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STYLE GUIDE: The World’s Best Places For Growing Sauvignon Blanc

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A complete guide to the best places for Sauvignon Blanc

Sauvignon Blanc is the loudest wine in the room. Even in its most subtle form the wine has a lot to say, full of vigour, nervy zest and type A aromatics. The grape is said to have been discovered in 18th Century France, having similar herbaceous characteristics to Cabernet Sauvignon – 1997 DNA profiling confirmed that Cabernet Sauvignon is, in fact the result of a crossing between Sauv Blanc and Cabernet Franc. And like its Bordeaux brethren, Sauvignon Blanc now grown all over the world.

But there is a short list of areas around the world where the bulk of the Sauvignon Blanc we consume is made, and depending on where that place is, your Sauvignon Blanc can taste very different. Generally Sauvignon Blanc is crisp and clean, but its aromatic characteristics vary. Figure out what aromatics you prefer, and you may just discover your prefered place for procuring a bottle of Sauvignon Blanc.

Let’s start where the grape was born — the Old World.

Bordeaux (Old World)

After a long lull in sales, Bordeaux Blanc is getting a second chance. And this is only fitting as it’s believed this is where Sauvignon Blanc was born. Often blended with the more structured Semillon, Sauvignon Blanc is very well known in the Grave appellation specifically its famous sub region Sauternes. But for our purposes and budget we need to focus on the Bordeaux appellation of Entre-Deux-Mers, meaning ‘Between Two Seas’, a large swath of land bewteen the two main rivers of Bordeaux, the Dordogne and the Garonne. Wine from here is often quite affordable, ranging from $9 a bottle up to $20, and is showing up more and more on shelves and on wine lists. Visually pale yellow gold in color and a whisper of green, these wines exhibit quiet citrus fruit such as grapefruit and some lemon along with slight hints of green apple and nectarine. Often there is also the well known fresh cut grass aroma. When blended with semillon these wines show some really fun honeysuckle and a little bit of beeswax. Not often but sometimes there is also a kiss of oak exposure that yields a soft vanilla tint.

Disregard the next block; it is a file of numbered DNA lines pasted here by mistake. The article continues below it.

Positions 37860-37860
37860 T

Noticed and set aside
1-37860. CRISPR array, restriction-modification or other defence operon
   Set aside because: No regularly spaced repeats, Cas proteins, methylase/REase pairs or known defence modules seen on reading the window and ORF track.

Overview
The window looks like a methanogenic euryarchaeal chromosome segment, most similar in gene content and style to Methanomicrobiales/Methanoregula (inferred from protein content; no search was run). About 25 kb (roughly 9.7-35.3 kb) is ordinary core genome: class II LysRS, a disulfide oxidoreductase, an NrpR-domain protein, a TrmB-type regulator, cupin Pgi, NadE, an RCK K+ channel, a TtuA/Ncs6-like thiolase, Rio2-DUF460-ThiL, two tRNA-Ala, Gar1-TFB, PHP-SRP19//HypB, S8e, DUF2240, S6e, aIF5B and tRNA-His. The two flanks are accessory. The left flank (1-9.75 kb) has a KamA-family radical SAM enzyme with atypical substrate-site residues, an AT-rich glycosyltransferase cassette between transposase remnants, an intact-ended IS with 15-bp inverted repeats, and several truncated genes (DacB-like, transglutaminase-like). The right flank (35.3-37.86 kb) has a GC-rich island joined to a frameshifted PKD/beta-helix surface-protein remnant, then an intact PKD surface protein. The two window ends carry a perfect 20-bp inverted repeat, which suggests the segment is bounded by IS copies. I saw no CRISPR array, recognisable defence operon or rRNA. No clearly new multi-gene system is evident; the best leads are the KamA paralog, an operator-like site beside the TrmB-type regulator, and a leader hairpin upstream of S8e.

Sancerre (Old World)

Although not thought to be born here, it is generally agreed upon that the white wines of Sancerre in the Loire Valley are the purest expression of the grape. These wines are not cheap. While you can find good examples in the $15 to $20, the best are in the $25 plus atmosphere. They are mostly pale straw in color with that hint of green. They have citrus notes of grapefruit and some green apple but then they start to differ. These wines are streamlined with steely grace and significant minerality in the form of wet stone (like plucking a stone from a creek and putting it to your nose) or crushed rocks. There are also nice wafts of white peach, fresh cut grass and slight green bell pepper. It is rare to find a Sancerre with oak exposure but if there is it’s mostly neutral oak, barrels that have been used multiple times dulling the intensity of influence so the barrel can simply round out the austere tendencies of the wine. The more concentrated Sancerre wines also have the famous cat pee aroma. I know that may sound gross, but when you experience it your brain will release all the right endorphins.